I am working with Arduino UNO connected with BV4612 display. I am working on a simple code that controls several water pumps. Each pump has several modes it can run in. I store these modes in an array. The number of water pumps may vary, and I'd like to store that value in EEPROM (either arduino's or display's).

When the pump count is fixed, I use fixed value, defined by macro:

#define     PUMP_COUNT      18      //How many pumps we have

uint8_t pumpModes[PUMP_COUNT];

void setup(){...}
void loop(){...}

I'd like to get rid of fixed defined value of PUMP_COUNT, and rather load it from EEPROM, or save the new pump count into the EEPROM if needed. However, I can't declare an array if I can't read from EEPROM before setup() function like this (from address 32 for example):

uint8_t pumpModes[EEread(32)];

void setup(){...}
void loop(){...}

Is there a solution to get the value from EEPROM so I can declare global array's length with it?


2 Answers 2


You can't create variable length arrays in C. That's not how C works.

Instead you have to create an array that is big enough to store the maximum number of pumps you want to be able to deal with.

The array "size" is then just a number in a variable obtained from wherever you like (including EEPROM).

It doesn't matter if you don't use all of the array. The rest just sits there twiddling its metaphorical thumbs.

The other option, if you are only going to define the array once at startup, or very rarely change the size, is to use malloc():

uint8_t *pumps;
uint8_t nPumps = 0;

void setup() {
    nPumps = EEPROM.read(32);
    pumps = (uint8_t *)malloc(nPumps);

You can change the array size then with:

nPumps = 8; // for example
pumps = realloc(pumps, nPumps);

And dispose of the array with:

nPumps = 0;

It's best to try not to change the array size once created, since that can make swiss cheese of your heap, and is not a friendly thing to do on a small microcontroller. If you can decide the array size once in setup and keep it the same all the time the program is running this is a safe operation. Otherwise it becomes risky.

  • Thanks, that's what I thought and I used exactly this as a solution so far. I was just trying to save as much RAM as possible, but this has to suffice.
    – MiragePV
    Apr 14, 2018 at 10:13
  • You could use a pointer and use malloc() and free() to change the array size instead. I'll detail it in my answer.
    – Majenko
    Apr 14, 2018 at 10:15
  • @MiragePV, save RAM for what? is there something that can use the extra RAM if there are less pumps?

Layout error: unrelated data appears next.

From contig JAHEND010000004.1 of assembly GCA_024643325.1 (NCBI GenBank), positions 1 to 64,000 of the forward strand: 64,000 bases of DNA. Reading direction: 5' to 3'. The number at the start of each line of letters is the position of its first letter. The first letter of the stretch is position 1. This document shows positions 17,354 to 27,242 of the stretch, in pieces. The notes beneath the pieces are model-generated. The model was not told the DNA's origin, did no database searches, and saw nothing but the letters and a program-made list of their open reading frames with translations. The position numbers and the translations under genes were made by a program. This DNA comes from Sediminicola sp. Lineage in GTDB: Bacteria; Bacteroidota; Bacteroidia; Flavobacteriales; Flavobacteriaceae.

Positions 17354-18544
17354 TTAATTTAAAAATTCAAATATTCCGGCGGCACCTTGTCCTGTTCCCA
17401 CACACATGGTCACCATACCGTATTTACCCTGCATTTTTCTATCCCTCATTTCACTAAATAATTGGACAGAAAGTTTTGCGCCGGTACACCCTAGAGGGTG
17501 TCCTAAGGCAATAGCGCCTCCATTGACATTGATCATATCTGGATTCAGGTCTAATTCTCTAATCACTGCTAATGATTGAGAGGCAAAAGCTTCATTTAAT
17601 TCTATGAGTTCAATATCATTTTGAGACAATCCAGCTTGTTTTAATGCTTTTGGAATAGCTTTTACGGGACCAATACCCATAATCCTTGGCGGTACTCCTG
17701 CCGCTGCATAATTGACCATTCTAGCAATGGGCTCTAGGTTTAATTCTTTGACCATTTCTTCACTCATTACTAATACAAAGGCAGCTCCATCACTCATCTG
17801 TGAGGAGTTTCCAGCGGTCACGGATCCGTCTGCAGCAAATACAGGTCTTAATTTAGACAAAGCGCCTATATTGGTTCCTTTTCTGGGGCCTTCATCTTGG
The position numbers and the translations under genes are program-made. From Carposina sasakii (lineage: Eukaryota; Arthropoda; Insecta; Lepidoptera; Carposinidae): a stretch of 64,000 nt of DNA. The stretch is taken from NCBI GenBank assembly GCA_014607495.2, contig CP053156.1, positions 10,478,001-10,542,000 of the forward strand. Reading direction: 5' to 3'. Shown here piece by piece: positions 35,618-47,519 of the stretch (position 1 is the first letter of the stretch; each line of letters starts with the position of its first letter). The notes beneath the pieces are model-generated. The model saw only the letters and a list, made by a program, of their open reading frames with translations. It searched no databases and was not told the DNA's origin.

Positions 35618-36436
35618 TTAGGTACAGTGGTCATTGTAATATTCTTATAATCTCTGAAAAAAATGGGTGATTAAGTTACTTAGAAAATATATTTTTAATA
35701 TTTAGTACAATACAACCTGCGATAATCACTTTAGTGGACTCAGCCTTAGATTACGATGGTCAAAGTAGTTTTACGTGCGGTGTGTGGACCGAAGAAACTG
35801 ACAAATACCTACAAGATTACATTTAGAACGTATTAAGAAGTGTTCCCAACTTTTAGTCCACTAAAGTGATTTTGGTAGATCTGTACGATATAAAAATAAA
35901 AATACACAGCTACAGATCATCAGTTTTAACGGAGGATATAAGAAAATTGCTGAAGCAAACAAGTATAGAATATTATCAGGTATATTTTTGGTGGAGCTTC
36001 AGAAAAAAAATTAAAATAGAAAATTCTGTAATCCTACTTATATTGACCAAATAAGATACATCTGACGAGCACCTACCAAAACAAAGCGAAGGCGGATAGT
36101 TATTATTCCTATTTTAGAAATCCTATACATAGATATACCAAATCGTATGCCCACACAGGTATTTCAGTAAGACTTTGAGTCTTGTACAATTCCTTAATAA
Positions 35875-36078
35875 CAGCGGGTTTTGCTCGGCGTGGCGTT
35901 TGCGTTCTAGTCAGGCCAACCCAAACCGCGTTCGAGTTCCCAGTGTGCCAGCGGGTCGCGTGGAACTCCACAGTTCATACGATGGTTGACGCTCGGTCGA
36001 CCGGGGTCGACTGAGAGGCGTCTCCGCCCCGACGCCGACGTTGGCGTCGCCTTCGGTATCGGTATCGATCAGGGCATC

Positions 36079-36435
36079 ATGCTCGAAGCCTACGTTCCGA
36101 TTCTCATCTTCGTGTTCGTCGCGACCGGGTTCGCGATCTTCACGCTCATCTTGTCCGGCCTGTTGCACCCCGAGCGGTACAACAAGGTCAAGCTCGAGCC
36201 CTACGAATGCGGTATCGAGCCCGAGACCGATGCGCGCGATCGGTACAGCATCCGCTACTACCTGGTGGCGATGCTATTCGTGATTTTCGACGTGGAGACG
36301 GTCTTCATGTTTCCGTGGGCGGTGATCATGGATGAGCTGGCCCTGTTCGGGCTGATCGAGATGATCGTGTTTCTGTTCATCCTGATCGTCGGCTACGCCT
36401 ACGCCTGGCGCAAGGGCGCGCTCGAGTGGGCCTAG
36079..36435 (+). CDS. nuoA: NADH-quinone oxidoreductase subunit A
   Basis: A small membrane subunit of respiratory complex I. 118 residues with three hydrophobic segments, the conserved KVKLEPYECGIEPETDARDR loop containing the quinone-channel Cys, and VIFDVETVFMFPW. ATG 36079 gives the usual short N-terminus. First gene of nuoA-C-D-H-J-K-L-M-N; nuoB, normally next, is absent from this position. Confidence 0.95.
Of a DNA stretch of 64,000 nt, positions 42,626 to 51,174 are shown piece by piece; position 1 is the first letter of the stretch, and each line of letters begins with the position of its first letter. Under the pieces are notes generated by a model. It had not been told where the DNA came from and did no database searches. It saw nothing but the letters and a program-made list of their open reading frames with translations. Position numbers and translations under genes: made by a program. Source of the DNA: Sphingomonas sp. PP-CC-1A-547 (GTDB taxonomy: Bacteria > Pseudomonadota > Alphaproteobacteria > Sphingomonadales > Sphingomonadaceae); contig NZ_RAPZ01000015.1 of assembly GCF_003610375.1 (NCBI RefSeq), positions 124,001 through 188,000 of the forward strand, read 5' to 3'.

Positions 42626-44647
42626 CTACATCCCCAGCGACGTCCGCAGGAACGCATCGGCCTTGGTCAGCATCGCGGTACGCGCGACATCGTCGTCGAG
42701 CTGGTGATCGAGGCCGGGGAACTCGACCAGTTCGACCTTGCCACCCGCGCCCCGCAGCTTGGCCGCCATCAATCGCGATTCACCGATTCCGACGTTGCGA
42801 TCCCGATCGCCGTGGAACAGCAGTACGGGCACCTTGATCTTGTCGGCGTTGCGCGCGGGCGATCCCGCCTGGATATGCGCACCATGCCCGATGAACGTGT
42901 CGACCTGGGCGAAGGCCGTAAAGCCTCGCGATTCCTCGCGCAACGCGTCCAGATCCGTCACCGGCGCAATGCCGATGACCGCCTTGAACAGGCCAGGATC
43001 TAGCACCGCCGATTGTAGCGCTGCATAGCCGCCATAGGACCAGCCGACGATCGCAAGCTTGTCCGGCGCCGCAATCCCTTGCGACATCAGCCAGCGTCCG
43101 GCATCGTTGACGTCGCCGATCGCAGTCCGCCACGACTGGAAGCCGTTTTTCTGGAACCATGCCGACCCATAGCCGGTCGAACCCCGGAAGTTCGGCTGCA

– Juraj
    Apr 14, 2018 at 10:42
  • 1
    Trying to save ram could be a problem, as you could en up with a program that works with 14 pumps, but as soon as you add a 15th the program runs out of RAM and you program starts behaving weirdly. By allocating the maximum number pumps needed, you’ll immediately notice if you run out of memory.
    – Gerben
    Apr 14, 2018 at 13:38
  • @Juraj: The less RAM used by static data (globals and heap), the more is available for the stack. Static data is assigned from the bottom of RAM upward; the stack starts at the top of RAM and builds downward during execution. What is left in the middle at any point during execution is the free RAM. If you only use malloc() and free() at most once, in setup(), then the top of static data doesn't change. The bottom of the stack changes frequently, building downward with each function call, and retreating upward again when the function returns.
    – JRobert
    Apr 15, 2018 at 12:23

It is possible to use a dynamically allocated array, with malloc and free.

To create such an array use:

uint8_t* pumpModes;

Somewhere in setup (preferably):

pumpModes = malloc(sizeof(uint8_t) * PUMP_COUNT);

Freeing the memory is not needed if you need it throughout the entire program, otherwise you can use


However, take in mind that if you continuously malloc and free memory in the loop() function, you can get memory 'gaps' and you run out of memory really quickly since the Uno has only a few KB of RAM memory.

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